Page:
The dose responses of inhibition of leukocytes extravasation in response to free PGE1 and liposomal PGE1 are shown in FIG. 4. As shown, the inhibition of leukocyte influx to the rat air pouch is dose-dependently inhibited by PGE1 liposomes. Maximal inhibition is attained at 10.0 μg/kg, as greater concentrations have no additional effect. Leukocyte subpopulation was similar to that shown in FIG. 3, as all leukocyte subpopulations were preferentially inhibited by PGE1 liposome formulations, as compared to free PGE1. The greatest inhibition was seen for the neutrophil population, and the monocyte influx to the air pouch was completely abolished by liposomal PGE1, but not by free PGE1. The above data indicated that PGE1 -MLVs had a slightly greater inhibitory response on air pouch extravasation that C-53. To further separate the response to these two formulations, we assessed the air pouch leukocyte population at both 6 and 24 hours. This data is shown in FIG. 5, below.
The leukocyte subpopulation distribution in these experiments was similar to that shown in FIGS. 3 and 4, as: a) the predominate leukocyte population infiltrating the air pouch was comprised of neutrophils; and b) all leukocyte subpopulations were preferentially inhibited by PGE1 liposome formulations as compared to free PGE1. Monocytes were absent at 6 hours, but present in small numbers at 24 hours (>4×104 in all treatment groups as compared to 7.8×104 for the 24 hour saline control).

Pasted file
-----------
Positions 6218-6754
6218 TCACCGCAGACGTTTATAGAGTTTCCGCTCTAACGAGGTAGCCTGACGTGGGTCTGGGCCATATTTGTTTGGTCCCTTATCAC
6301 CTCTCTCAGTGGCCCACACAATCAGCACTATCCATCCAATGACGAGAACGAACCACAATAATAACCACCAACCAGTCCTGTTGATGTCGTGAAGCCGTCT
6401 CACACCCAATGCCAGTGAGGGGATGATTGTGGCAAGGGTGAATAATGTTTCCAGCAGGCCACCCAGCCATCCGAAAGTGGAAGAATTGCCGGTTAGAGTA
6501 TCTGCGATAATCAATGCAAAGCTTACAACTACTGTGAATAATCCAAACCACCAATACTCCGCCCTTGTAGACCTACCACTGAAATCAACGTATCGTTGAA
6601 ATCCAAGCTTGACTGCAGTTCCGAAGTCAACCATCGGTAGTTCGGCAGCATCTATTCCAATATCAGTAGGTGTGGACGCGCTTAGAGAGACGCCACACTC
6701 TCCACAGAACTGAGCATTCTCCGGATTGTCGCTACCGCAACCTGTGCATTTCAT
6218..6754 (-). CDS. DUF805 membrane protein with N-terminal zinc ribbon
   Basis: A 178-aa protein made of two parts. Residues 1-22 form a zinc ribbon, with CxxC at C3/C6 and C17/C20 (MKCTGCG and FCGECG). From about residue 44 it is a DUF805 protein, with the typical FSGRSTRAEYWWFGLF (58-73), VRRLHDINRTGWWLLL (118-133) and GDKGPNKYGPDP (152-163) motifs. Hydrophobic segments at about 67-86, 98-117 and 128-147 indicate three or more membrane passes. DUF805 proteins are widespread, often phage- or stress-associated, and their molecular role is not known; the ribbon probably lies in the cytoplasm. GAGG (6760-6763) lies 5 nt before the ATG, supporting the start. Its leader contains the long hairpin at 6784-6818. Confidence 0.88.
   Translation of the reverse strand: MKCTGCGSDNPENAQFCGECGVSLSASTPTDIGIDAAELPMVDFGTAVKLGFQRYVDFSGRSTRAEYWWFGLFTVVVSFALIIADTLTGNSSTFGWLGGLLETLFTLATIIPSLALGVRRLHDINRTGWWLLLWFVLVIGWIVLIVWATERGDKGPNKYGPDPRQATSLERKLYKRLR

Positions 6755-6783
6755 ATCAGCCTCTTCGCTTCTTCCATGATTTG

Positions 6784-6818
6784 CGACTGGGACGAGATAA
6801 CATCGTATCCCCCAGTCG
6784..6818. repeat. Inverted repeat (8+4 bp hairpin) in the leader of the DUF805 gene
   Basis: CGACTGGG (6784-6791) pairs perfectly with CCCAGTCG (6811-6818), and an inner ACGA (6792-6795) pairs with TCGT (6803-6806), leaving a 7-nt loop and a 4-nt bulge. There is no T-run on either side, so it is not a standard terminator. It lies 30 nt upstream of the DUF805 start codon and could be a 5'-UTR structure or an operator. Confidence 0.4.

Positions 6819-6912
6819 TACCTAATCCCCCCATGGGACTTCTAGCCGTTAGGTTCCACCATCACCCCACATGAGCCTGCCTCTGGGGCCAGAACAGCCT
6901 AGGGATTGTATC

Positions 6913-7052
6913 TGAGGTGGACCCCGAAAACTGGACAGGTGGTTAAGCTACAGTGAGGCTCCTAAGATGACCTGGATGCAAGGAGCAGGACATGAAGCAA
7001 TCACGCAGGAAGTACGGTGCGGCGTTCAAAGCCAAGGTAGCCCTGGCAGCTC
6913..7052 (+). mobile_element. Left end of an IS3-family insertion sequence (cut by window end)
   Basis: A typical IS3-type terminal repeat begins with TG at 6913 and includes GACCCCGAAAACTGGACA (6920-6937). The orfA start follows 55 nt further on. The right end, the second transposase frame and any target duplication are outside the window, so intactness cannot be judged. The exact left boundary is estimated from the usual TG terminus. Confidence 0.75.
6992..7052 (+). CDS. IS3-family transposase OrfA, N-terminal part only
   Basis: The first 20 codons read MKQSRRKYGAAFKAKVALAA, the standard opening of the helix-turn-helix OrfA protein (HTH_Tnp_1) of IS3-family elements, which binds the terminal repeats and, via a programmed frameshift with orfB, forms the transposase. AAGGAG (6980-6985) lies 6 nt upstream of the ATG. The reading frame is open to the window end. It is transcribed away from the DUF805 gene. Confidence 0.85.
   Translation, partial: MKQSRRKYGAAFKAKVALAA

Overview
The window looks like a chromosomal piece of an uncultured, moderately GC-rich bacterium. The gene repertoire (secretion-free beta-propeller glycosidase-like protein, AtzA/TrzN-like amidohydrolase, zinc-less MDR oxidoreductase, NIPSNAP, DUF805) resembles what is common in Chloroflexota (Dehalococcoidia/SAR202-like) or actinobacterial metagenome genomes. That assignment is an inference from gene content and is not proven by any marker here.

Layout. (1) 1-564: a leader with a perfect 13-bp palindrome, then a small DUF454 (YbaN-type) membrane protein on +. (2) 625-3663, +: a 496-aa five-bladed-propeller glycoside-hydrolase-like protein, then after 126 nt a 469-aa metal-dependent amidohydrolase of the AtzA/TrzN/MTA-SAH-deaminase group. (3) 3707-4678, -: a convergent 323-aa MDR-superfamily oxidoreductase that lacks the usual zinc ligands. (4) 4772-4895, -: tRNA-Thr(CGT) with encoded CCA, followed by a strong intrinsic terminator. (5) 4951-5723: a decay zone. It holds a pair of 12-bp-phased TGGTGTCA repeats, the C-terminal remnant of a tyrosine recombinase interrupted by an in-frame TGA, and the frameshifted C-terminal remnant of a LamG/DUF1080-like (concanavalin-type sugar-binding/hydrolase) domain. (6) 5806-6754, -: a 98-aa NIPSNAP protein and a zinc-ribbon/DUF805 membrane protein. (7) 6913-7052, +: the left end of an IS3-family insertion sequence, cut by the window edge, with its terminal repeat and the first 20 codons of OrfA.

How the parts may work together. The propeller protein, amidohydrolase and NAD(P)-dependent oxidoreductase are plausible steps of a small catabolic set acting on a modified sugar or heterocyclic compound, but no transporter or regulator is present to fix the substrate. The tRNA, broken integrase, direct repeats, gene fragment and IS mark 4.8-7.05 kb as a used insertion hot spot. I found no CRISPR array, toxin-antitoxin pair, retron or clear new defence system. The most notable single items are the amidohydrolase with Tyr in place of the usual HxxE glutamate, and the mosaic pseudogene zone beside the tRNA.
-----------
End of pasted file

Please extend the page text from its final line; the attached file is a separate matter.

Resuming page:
The efficacy of alternative PGE1 liposome formulations in mediating leukocyte extravasation to the rat air pouch was assessed. The specific formulations assessed, along with their characteristics, are listed below in Table 3 (see below), with the data from these experiments being presented in FIG. 6.
TABLE 3______________________________________Alternative PGE.sub.1 Liposome FormulationsFormulation Characteristics______________________________________EPC SPLV Multi-lamellar, and similar to MLVS as to PGE.sub.1 leak rate.EPC/Chol/POPE-GA/PGE.sub.1 Surface modified with glutaric acid to effect circulation times of up to 24 hours. PGE.sub.1 is membrane associated.EPC/Chol/POPE-GA Surface modified with glutaric acid to effect circulation times of up to 24 hours. No PGE.sub.1.EPC/Chol/POPE-GA/DOPE-PGE.sub.1 Surface modified with glutaric acid to effect circulation times of up to 24 hours. PGE.sub.1 covalently linked to the membrane.EPC/Chol/DOPE-PGE.sub.1 PGE.sub.1 is membrane associated.______________________________________